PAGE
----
One of the things we need to do to create and grow the crops that we need on the planet today is provide lots and lots of fertilizer. It’s something on the order of 110 million tonnes of nitrogen to help fertilize crops around the globe, and this supports maybe 50 percent of all of the food that we eat across the planet as well.
The challenge there is that right now, a lot of the crops need all of that fertilizer, but some of them, namely legumes, know how to fix nitrogen themselves through nodules that they create that involve bacteria interaction with the root nodules to create the ability to fix that nitrogen fertilizer that they need. So if we could teach other crops that don’t do that now to be able to deploy the same kinds of approaches that legumes can do, then we could vastly reduce the amount of nitrogen that needs to be created.
And then we have to actually reduce the energy involved in that and vastly reduce the impact on the environment to over fertilizing. So this is the potential of crops that self fertilize, and they’re now beginning to coax those roots to do just that.
Pomeroy: How are they coaxing them, exactly?
DiChristina: Well, you know, they use chemical signaling. That is, they take, as examples, what is done in the legumes and how they have this roots have a rather intimate interaction with soil bacteria that’s already naturally present to create these nodes and then do that nitrogen fixing.
Pomeroy: Sticking with agriculture and indeed fertilizer, another one of the top 10 list is green ammonia. So which one of you would like to tell us what that is and how this can help us?
DiChristina: So I mentioned making nitrogen fertilizer and the type of nitrogen that smells can in plants roots can absorb is ammonia, and this is made now through a process called a Haber-Bosch process, which is probably one of the most important processes in industry today that you’ve never heard of. But it is accounts for creating all of this nitrogen in the form of ammonia on an industrial scale and that fuels, as I mentioned, about 50 percent of our world of food production.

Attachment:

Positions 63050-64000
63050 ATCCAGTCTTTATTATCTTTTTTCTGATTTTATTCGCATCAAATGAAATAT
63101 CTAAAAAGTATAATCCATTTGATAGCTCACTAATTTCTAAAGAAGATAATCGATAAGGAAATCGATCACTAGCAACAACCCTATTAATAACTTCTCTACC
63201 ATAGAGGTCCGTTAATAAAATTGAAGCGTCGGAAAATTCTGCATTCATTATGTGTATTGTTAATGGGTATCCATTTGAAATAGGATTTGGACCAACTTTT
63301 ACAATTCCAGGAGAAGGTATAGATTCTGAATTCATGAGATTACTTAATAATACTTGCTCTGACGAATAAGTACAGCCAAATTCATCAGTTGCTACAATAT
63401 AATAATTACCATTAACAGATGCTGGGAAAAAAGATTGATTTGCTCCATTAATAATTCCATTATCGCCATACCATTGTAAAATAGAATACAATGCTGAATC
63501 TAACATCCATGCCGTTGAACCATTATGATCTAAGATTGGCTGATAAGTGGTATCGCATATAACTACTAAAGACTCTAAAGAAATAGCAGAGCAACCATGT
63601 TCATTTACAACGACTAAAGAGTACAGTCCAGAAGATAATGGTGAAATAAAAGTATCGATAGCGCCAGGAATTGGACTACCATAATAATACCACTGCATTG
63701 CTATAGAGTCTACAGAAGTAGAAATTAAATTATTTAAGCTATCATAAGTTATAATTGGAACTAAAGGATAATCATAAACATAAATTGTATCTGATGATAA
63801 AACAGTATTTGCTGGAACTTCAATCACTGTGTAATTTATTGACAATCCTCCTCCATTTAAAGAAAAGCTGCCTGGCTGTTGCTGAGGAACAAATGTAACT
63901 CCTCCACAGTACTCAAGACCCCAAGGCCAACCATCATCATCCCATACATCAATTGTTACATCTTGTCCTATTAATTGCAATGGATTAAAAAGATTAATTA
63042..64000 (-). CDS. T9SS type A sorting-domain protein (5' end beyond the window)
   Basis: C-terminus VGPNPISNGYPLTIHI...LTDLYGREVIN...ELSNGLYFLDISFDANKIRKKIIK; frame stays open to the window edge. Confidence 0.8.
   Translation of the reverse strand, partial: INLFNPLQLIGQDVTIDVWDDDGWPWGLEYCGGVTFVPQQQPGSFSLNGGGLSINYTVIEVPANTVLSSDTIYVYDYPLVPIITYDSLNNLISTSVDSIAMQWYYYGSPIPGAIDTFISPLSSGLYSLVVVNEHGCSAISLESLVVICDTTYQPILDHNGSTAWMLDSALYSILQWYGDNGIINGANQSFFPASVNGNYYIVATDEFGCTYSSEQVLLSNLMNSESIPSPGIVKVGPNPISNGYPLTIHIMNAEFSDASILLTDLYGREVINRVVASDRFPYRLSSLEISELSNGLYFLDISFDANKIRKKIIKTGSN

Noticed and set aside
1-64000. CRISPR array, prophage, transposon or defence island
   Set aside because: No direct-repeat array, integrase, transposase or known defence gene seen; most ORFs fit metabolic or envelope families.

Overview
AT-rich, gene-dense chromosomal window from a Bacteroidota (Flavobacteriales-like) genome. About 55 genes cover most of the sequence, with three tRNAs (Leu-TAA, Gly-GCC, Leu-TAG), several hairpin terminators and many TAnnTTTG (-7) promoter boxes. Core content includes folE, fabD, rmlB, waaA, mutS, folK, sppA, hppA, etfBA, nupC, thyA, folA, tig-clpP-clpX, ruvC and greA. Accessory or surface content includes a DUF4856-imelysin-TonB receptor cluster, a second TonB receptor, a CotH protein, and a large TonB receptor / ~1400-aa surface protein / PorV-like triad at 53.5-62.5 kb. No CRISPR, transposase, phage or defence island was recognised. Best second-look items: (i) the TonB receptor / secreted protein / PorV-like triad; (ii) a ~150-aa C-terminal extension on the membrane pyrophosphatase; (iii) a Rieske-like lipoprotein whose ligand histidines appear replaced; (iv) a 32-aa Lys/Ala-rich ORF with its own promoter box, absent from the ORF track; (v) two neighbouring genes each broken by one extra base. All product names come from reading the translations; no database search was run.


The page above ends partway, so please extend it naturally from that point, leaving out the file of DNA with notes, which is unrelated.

If you can create green hydrogen through solar power or other sustainable energy means you can vastly reduce the amount of carbon that’s involved in making that ammonia. And that’s why it’s called green ammonia. And there’s one plant being converted to to do that now with an industrial plant to solar, which will save about 400,000 tons of carbon a year.
Meyerson: As you recall, when we talked about decarbonization, what is happening is all of this is relying going back to some of the fundamentals. As she correctly pointed out, you need green energy. This does not work if you have to just burn coal in a coal plant, create hydrogen, obviously. But electrolysis, which requires a huge amount of energy, nonetheless, if you have this kind of excess green power that is hopefully being developed, it’s it’s really a trend we’re just making green ammonia is incredibly important.
But similarly, if you look at people who are doing cryptocurrencies and have huge processing needs, they’re actually moving those computing capabilities to areas where, again, green power is available to reduce the necessary carbon footprint. So it all plays together. As I said this, this is remarkable theme that you’re going to see through all of these that is consistent.